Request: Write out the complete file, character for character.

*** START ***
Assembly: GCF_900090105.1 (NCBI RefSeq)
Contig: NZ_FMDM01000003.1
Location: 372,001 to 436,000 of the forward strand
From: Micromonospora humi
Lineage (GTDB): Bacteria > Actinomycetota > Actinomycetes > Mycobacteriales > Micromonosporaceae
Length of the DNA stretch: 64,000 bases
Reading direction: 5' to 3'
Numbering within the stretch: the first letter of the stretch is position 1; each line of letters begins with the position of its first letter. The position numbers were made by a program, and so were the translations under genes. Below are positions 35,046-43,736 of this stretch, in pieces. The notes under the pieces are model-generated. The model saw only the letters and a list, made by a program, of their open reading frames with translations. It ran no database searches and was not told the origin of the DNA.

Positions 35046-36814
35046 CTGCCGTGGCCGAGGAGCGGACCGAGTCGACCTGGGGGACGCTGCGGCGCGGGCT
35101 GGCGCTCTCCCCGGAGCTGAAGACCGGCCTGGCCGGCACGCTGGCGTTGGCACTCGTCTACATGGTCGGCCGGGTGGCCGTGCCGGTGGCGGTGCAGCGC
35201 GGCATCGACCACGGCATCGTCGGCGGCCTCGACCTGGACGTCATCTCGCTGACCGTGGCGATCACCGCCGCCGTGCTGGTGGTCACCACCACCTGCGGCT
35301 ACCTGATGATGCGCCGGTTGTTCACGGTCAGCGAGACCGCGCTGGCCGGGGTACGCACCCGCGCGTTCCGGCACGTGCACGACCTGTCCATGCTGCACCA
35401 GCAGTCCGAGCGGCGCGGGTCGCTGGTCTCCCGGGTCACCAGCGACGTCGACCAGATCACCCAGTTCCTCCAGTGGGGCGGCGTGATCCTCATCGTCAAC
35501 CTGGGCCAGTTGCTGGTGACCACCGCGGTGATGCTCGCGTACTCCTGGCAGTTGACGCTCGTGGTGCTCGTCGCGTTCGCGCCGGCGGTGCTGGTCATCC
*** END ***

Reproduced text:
Assembly: GCF_900090105.1 (NCBI RefSeq)
Contig: NZ_FMDM01000003.1
Location: 372,001 to 436,000 of the forward strand
From: Micromonospora humi
Lineage (GTDB): Bacteria > Actinomycetota > Actinomycetes > Mycobacteriales > Micromonosporaceae
Length of the DNA stretch: 64,000 bases
Reading direction: 5' to 3'
Numbering within the stretch: the first letter of the stretch is position 1; each line of letters begins with the position of its first letter. The position numbers were made by a program, and so were the translations under genes. Below are positions 35,046-43,736 of this stretch, in pieces. The notes under the pieces are model-generated. The model saw only the letters and a list, made by a program, of their open reading frames with translations. It ran no database searches and was not told the origin of the DNA.

Positions 35046-36814
35046 CTGCCGTGGCCGAGGAGCGGACCGAGTCGACCTGGGGGACGCTGCGGCGCGGGCT
35101 GGCGCTCTCCCCGGAGCTGAAGACCGGCCTGGCCGGCACGCTGGCGTTGGCACTCGTCTACATGGTCGGCCGGGTGGCCGTGCCGGTGGCGGTGCAGCGC
35201 GGCATCGACCACGGCATCGTCGGCGGCCTCGACCTGGACGTCATCTCGCTGACCGTGGCGATCACCGCCGCCGTGCTGGTGGTCACCACCACCTGCGGCT
35301 ACCTGATGATGCGCCGGTTGTTCACGGTCAGCGAGACCGCGCTGGCCGGGGTACGCACCCGCGCGTTCCGGCACGTGCACGACCTGTCCATGCTGCACCA
35401 GCAGTCCGAGCGGCGCGGGTCGCTGGTCTCCCGGGTCACCAGCGACGTCGACCAGATCACCCAGTTCCTCCAGTGGGGCGGCGTGATCCTCATCGTCAAC
35501 CTGGGCCAGTTGCTGGTGACCACCGCGGTGATGCTCGCGTACTCCTGGCAGTTGACGCTCGTGGTGCTCGTCGCGTTCGCGCCGGCGGTGCTGGTCATCC